According to Rosen, Facebook has an advantage in combating fake users - the fact that people have to use their real names on the platform. "We always take a look when such activity is exposed on other places in order to see whether it exists on Facebook. It's an important matter. In recent years, we have been developing artificial intelligence systems that are closing more than a million phony accounts a day, most of them as soon as they are registered. In addition, we employ security researchers, who also look at the small numbers of the sophisticated networks that passed through the filter and try to distribute content in a way that's not allowed. In many places around the world, we get rid of such networks of pages and accounts on Facebook and Instagram, including an Iranian network appealing to an Israeli audience that we took off in January. This is Sisyphean work; there will always be efforts to get around it."
Is your investment in elections and safety on the platform in general a result of the realization that you have responsibility in this matter, or the realization that you won't survive as a business unless you pay attention to criticism?
"I and the other people working on this are doing it out of a feeling of responsibility. The ways that we measure success, set priorities, and direct the work are not business-oriented. We think about what influences people, where they will be hurt, is where the entire society is liable to be hurt. The effort is a long-term one, and we're making process little by little, but the problems are actually unsolvable. We also regard ourselves as obligated to exercise responsibility, and to be transparent about the work that's being done. That's why we issue the transparency report every six months. I really like delving into the numbers and understanding that there are things that work better and other things that we should have improved. Facebook invests in this because you can't be this size and not do such things."
The algorithm on the social networks creates an echo chamber effect that exposes us more and more to views like ours. Isn't this dangerous in itself before an election?
"On WhatsApp, for example, there is no algorithm, and I myself get all sorts of political messages from my family on WhatsApp that I have already sent to check whether they're real. But this means that at bottom, it's a matter of human behavior - people send things that interest them, that they think support their opinions. This exists without any algorithm or feed. What's important on Facebook is knowing how to combine the topic with fact-checking, which is another of our cornerstones before elections. We also started working in Israel in March with the '"Globes" whistle' (full disclosure: the 'whistle' checks facts for Facebook for payment). When the fact-checker refutes a report, we reduce its distribution, so that it doesn't go viral."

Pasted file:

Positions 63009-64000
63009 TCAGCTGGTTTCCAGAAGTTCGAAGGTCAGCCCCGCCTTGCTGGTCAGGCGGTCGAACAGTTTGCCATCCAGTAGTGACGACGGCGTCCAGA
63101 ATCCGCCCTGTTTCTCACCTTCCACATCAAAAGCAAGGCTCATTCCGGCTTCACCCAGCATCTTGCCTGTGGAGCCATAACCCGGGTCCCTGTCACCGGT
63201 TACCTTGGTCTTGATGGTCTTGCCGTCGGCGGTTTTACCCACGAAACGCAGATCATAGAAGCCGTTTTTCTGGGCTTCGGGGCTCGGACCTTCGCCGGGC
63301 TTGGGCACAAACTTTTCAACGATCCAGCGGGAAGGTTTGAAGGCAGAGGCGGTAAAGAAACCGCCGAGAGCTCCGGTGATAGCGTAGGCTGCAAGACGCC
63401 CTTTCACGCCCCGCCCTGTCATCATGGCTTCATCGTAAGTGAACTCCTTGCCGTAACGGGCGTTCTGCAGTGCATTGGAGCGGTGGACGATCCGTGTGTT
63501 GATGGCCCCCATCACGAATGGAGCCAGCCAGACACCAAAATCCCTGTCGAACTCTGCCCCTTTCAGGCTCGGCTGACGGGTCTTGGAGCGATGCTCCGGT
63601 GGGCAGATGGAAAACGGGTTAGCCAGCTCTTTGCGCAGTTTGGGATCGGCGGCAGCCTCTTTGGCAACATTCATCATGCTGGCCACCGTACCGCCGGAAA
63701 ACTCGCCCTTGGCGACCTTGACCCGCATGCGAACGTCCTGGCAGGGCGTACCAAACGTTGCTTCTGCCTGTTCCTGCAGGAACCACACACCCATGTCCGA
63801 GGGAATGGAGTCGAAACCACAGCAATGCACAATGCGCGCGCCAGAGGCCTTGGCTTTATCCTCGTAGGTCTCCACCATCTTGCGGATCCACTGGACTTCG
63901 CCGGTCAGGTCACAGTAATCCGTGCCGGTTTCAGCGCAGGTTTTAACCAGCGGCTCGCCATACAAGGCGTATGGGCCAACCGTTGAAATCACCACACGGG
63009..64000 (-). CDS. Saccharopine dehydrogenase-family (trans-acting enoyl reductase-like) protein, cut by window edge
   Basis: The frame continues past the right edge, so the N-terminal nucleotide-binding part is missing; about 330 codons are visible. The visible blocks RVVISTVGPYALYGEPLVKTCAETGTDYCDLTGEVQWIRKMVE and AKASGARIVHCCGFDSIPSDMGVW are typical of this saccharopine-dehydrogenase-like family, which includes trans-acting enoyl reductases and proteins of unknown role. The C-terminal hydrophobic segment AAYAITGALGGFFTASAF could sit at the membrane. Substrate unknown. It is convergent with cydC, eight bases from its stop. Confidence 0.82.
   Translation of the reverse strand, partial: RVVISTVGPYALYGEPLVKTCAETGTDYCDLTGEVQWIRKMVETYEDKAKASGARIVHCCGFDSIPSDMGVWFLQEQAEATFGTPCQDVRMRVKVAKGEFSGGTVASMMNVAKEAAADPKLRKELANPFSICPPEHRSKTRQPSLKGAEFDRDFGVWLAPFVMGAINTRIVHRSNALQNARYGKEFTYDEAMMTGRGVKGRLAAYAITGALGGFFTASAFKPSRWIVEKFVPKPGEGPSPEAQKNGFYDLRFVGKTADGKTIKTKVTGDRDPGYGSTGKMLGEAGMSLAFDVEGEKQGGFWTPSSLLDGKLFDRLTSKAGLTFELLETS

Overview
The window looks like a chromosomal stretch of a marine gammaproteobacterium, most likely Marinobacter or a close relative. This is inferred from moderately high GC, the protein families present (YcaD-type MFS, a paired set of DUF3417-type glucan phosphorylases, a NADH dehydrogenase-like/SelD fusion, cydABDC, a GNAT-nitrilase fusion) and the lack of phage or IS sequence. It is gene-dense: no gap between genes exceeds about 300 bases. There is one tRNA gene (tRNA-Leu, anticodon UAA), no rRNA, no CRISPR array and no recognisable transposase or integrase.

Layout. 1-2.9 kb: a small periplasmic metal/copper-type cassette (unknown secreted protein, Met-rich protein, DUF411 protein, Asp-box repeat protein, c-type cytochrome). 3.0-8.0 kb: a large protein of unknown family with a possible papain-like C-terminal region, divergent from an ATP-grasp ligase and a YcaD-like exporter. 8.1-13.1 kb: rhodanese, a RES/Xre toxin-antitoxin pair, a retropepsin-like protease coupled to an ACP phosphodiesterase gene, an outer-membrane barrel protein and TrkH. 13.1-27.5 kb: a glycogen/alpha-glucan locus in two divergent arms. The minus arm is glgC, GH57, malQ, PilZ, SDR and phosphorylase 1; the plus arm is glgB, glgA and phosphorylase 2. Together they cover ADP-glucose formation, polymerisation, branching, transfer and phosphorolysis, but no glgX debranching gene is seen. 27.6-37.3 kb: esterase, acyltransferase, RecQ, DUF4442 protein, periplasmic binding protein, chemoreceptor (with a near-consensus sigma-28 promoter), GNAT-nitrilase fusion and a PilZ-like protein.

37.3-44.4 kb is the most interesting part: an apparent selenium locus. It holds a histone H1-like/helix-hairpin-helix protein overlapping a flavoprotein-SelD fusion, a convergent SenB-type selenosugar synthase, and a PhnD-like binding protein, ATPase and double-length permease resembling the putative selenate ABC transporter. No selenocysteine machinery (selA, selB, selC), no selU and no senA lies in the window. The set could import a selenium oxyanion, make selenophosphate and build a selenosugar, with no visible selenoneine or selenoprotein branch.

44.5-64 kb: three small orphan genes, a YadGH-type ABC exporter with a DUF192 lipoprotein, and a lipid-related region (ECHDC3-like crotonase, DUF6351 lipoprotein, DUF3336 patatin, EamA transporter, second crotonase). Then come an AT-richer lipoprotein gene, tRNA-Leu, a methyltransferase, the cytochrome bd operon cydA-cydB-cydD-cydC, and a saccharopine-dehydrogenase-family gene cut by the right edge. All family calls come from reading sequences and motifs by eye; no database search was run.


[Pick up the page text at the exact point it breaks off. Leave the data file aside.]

"Technology can't solve all the problems"
In addition to election campaigns, Rosen is responsible for supervising content on the platform. Facebook was recently severely criticized following the massacre in New Zealand, which was broadcast live by the shooter. Facebook did not block the clip in real time, and its distribution continued until after the event ended. In a post published by Rosen on Facebook's official blog, he explained that the reason that the company's artificial intelligence system did not automatically block the clip concerned the way systems of this type work. They require many examples in order to spot such cases. Events like the one in New Zealand are rare, Rosen explained in his post, so there is not enough data to train the system to identify them.
The explanation that you published illustrates a paradox. There are few examples of the most extreme content, the kind that should be taken off the network. How do you solve this?
"It was a horrifying event. Two things happened there, and it is important to distinguish between them: the broadcast itself and the subsequent mass distribution of the clip, which was not related to the platform on which the original clip was broadcast. Where the broadcast is concerned, artificial intelligence does terrific work, but it isn't perfect. 97% of the graphically violent content that exists today on Facebook is detected automatically before anyone reports it. There is still 3% that is not spotted, because it is less common. Fortunately and unfortunately, there are not many such horrifying clips, so it's important for us to also rely on the human factor and reporting mechanisms. During the broadcast, this clip had 200 views, and not a single report. We believe that many of the views were by people who supported the attack.
"We're doing several things about the broadcast, including broadcasting restrictions, who should and shouldn't be allowed to broadcast. We've already made an initial improvement in the system of reporting clips after the live broadcast, because we didn't respond quickly enough to the report we got. We'll also continue researching the technological aspect, but I don't want to give people the illusion that technology will solve everything.
"It's an area in which we have to mainly cooperate as an industry, because in the end, this event affected all of the companies."
Rosen adds, "We have a regular process for learning lessons that we have applied in recent years whenever there was an event, like the investigatory culture of the air force in Israel, because we want to be an organization that learns. I and the people working in this sphere are dealing with something on the scale of a system with two billion people, but anything I do makes a slight improvement in something real happening in the world. It's crazy. That's what gets me up in the morning."
Published by Globes, Israel business news - en.globes.co.il - on April 8, 2019